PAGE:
Learn how to turn old plastic tablecloths into amazing, colorful plastic yarn (aka plarn) with this simple tutorial. You will be making Table Cloth Plarn in no time! This post contains affiliate links. See my full disclosure policy here.
Plarn – funny word, right? Plarn, Plarn, Plarny-plarn, Plaaaaaaaarn!
But, what is it, anyway? “Plarn” is a portmanteau of plastic and yarn. Get it? Plastic + Yarn = Plarn.
Usually this crafty hybrid is used to make baskets, beach bags, mats – anything that needs to be durable or waterproof. And usually it’s made from old shopping bags, which makes plarn a great way to recycle, but unfortunately also means plarn is usually pretty limited as far as colors go.
But. I had an idea. What about tablecloths?
Good old cheap, plastic tablecloths. They come in loads of bright colors, and just one can make a big ball of plarn. Next time you have tablecloths leftover from a party, instead of throwing them away, just wipe them off and turn them into something new!
How to Make Table Cloth Plarn
Start by folding your tablecloth up and cutting it into strips. I used long rectangular tablecloths (I used these). Fold the tablecloth width-wise several times until it is narrow enough to cut easily. I used my rotary cutter and cutting mat to quickly turn my tablecloth into a pile of 1.5″ strips.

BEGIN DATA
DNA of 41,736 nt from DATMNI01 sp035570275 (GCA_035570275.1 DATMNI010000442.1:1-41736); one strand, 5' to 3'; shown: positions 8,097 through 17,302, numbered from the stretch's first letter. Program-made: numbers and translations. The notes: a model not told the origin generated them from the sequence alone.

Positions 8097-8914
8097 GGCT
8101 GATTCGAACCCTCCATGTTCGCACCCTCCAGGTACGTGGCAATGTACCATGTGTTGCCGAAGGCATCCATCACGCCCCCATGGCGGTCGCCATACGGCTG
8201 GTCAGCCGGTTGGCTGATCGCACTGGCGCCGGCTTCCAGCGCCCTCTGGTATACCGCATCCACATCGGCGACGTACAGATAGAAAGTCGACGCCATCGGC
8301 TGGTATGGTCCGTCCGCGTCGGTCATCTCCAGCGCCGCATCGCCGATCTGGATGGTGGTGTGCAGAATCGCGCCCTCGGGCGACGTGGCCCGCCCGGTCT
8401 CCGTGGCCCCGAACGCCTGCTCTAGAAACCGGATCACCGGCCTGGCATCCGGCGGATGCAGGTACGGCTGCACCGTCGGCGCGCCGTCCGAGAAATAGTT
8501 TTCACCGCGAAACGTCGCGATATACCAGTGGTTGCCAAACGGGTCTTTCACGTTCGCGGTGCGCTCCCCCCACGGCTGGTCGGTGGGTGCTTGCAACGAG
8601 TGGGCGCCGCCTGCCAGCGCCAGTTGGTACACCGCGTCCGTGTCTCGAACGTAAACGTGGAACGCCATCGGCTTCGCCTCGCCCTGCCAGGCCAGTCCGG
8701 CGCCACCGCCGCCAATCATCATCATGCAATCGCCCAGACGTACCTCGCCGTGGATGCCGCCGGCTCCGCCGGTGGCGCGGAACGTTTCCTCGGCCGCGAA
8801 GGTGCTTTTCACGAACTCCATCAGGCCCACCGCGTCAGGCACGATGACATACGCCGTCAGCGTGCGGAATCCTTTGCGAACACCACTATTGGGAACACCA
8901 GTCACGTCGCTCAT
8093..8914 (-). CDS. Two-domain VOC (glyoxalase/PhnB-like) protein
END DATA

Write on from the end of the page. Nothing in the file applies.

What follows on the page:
Thinner or thicker strips will give you thinner or thicker plarn. I crocheted this plarn with a larger N hook (10.00 mm), and it made a thick and sturdy stitch. Try thinner or thicker strips to see what you like.
- Lay one end on top of the other leaving a two-three inch overlap.
- Fold the overlapped section in half and snip a little slit in the middle. This will create a small hole in each end. The slit should run vertically along the strip and should be at least an inch from the end.
- Pull one end through the hole in the other end.
- Pull the tail of the other strip through the hole in that strip.
- Pull both strips to tighten the join.
I like this join because it doesn’t make the yarn bulky and because it holds pretty well. It also makes crocheting go much quicker because you don’t have to worry about constantly adding in new pieces. The downside to this type of join is that the little ends can kind of stick out of your stitches, but I found it was pretty easy to crochet over the ends. This is harder to do with lacy, open stitches, so this joining method may not be the best for that type of project.
So, looking for ideas on what to make with that plarn? Check out this adorable Easter basket I made for my little girl:
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